Lately, more and more people have begun to understand just how limited — in both variety and nutritional value — our "modern" diets hove become. This realization has sparked a new and widespread interest in the culinary and therapeutic uses of herbs . . . those plants which — although not well-known today — were, just one short generation ago, honored "guests" on the dinner tables and in the medicine chests of our grandparents' homes. In this regular feature, MOTHER EARTH NEWS examines the availability, cultivation, and benefits of our "forgotten" vegetable foods and remedies . . . and — we hope — helps prevent the loss of still another bit of ancestral lore.
Contrary to popular opinion, the common nettle is more than a pesky, stinging weed. It has — since ancient times — been an important source of food, fiber, and pharmaceuticals. Although the nettle tribe (members of the family Urticaceae whose name is derived from the Latin uro
This single-stemmed perennial, a plant that spreads by way of both seeds and creeping roots, can sometimes reach a height of seven feet. Its paired leaves are heartshaped and coarsely veined, sharply toothed, and covered with fuzzy bristles. The herb likes moist ground, and its presence is frequently an indicator of rich soil.
Before flax was introduced to northern Europe, fiber from the thick, square, hairy stems of nettles was woven into "linen". In Scotland, the material was used well into the seventeenth century, and was claimed to be one of the most durable of fabrics. Europeans and native Americans also utilized nettle fiber to make strong ropes and superior fishing nets, and — during World War I — Germany and Austria found the fibers to provide a good substitute for cotton.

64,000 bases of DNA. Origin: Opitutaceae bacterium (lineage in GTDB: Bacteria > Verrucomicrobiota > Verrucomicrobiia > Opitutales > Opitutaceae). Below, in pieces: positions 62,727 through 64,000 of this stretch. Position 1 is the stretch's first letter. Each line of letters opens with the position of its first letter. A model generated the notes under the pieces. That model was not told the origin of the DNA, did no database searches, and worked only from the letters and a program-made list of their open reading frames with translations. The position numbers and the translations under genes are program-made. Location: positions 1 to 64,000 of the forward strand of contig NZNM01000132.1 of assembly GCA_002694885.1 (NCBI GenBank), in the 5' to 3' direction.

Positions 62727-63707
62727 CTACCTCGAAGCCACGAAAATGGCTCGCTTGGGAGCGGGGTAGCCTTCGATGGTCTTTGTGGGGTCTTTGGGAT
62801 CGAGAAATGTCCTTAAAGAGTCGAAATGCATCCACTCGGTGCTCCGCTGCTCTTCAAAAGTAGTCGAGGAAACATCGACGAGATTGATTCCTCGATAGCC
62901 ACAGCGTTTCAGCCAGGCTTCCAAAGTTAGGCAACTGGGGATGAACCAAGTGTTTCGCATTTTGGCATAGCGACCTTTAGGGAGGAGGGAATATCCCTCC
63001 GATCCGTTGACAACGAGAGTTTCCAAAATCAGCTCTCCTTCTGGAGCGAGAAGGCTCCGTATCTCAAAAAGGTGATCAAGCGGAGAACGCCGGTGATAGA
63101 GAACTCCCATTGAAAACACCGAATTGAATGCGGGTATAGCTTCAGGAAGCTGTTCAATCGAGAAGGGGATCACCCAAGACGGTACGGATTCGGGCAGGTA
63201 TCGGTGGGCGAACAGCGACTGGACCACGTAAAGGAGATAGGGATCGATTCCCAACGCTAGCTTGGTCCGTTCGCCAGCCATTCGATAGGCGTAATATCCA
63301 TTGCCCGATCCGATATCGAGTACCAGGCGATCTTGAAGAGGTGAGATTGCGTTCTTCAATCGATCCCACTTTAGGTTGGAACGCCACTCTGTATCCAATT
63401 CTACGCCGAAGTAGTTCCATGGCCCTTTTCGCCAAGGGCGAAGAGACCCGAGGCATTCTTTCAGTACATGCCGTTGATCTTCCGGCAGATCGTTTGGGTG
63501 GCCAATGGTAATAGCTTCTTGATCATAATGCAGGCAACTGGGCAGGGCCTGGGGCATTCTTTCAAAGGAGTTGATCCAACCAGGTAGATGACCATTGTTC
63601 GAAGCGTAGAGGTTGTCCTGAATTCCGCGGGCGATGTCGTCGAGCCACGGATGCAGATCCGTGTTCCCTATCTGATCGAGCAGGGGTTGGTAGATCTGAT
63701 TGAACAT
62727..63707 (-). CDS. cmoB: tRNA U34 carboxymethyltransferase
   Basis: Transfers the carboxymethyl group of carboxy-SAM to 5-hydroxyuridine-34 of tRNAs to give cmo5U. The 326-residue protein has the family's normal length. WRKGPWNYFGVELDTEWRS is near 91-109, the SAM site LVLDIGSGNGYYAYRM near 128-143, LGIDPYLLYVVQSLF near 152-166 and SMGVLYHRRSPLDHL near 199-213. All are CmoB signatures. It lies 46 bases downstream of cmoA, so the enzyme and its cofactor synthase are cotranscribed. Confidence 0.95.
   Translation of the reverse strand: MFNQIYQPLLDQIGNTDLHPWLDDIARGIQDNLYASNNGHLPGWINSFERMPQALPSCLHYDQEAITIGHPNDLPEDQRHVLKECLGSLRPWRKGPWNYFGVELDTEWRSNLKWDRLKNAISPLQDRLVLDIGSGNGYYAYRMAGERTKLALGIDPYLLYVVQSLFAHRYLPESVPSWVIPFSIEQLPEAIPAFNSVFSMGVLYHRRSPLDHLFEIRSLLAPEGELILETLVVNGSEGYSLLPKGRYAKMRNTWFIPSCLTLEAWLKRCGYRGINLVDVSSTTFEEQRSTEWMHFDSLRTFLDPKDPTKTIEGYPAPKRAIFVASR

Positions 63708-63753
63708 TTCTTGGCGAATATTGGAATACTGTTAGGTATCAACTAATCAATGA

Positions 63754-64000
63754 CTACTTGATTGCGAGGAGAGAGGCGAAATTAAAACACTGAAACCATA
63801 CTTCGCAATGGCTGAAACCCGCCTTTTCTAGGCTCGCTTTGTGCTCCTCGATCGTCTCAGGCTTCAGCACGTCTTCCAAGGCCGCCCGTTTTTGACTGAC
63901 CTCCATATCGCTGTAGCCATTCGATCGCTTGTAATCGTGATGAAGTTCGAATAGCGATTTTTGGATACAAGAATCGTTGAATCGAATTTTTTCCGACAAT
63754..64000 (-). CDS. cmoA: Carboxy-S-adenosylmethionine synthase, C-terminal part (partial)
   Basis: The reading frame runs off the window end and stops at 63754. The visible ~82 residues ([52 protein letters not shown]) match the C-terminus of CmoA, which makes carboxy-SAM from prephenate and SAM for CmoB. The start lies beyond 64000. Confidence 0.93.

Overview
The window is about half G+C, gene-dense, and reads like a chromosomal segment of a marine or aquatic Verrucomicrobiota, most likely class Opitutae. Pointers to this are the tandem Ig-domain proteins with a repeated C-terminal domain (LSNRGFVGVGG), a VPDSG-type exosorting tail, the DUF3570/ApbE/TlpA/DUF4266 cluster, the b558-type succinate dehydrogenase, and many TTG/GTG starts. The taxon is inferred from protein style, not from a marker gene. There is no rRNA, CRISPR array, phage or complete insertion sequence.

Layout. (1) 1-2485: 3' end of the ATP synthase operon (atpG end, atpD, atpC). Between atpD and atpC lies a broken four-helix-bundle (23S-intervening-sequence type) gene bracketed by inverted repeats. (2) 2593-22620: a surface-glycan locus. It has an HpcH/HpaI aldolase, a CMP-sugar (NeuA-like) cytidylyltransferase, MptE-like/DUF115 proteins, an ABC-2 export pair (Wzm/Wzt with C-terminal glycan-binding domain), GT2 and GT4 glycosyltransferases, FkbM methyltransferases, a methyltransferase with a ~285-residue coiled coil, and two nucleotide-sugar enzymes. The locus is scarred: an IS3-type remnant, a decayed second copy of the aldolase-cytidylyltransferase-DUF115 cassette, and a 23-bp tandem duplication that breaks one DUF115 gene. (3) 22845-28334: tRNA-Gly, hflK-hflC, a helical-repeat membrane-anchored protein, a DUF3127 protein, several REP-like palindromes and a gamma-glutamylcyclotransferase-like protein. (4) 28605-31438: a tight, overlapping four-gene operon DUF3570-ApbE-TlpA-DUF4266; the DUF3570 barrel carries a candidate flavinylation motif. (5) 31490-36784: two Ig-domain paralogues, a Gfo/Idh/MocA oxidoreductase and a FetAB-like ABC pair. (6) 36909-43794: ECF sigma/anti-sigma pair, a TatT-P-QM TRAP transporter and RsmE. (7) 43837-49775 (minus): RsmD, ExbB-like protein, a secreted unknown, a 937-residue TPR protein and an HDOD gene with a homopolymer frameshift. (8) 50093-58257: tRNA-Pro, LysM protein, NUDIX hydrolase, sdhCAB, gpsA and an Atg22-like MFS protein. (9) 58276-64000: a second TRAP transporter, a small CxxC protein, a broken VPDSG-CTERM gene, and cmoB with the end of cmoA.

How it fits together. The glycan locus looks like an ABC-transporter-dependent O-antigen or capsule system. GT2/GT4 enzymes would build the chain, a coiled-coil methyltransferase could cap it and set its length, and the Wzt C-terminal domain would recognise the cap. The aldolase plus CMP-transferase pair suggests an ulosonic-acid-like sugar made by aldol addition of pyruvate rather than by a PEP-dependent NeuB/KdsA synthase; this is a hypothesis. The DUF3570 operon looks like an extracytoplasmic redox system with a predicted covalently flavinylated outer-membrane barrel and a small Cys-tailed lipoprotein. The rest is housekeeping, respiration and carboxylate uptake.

For over 2,000 years, doctors have recognized the herb's ability to stop all kinds of internal and external bleeding, and considered it a good blood purifier. Taken as a tea, it has been found to help cure mucus congestion, skin irritations, water retention, and diarrhea. The beverage is also said to help nursing mothers produce milk and it also stimulate the digestive glands of the stomach, intestines, liver, pancreas, and gall bladder. Applied externally, nettle tea — it is claimed — relieves rheumatism in both people and animals, makes a first-class gargle for mouth and throat infections, helps to clear up acne and eczema and promotes the healing of burns.
Nettle juice will even ease the stinging of the rash brought about by contact with the plant's own bristled leaves! (You can also use the "sap" of aloe, dock, and jewelweed for this purpose.) Additionally, if you simmer a handful of young nettles for two hours in a quart of water — then strain and bottle the liquid — you'll have a potion that, when used regularly as a scalp conditioner, will make hair soft and glossy.
Despite all this, nettles (which contain tannic acid, lecithin, chlorophyll, iron, silicic acid, lime, potassium, phosphorus, sulfur, sodium, chlorine, and vitamins A and C) are most popular as a nutritious potherb. Using a glove and knife, gather the young, tender plants in April or May when they're about six inches tall, wash them in running water, place them, still dripping, in a saucepan, steam the greens, covered, for about 20 minutes then chop and serve the vegetable with salt, pepper, and butter.
You can also add nettle greens to soup, make a Scottish "nettle pudding" with leeks, broccoli, and rice or brew up a delicious herbal drink similar to ginger beer. Furthermore, fresh leaves, when boiled in well-salted water for ten minutes, can be used (like rennet) to curdle milk for cheesemaking.
When dried, the plant is 40 percent protein, rivaling cottonseed meal as a source of the vital nutrient. Nettle fodder is said to make cows give more milk, and — if powdered and added to their feed — induce chickens to lay more eggs. Also, since the herb contains 7 percent nitrogen (dry weight), it makes an excellent garden mulch or fertilizer.
Finally, some folks even hang a bunch of fresh leaves from the ceiling to repel flies!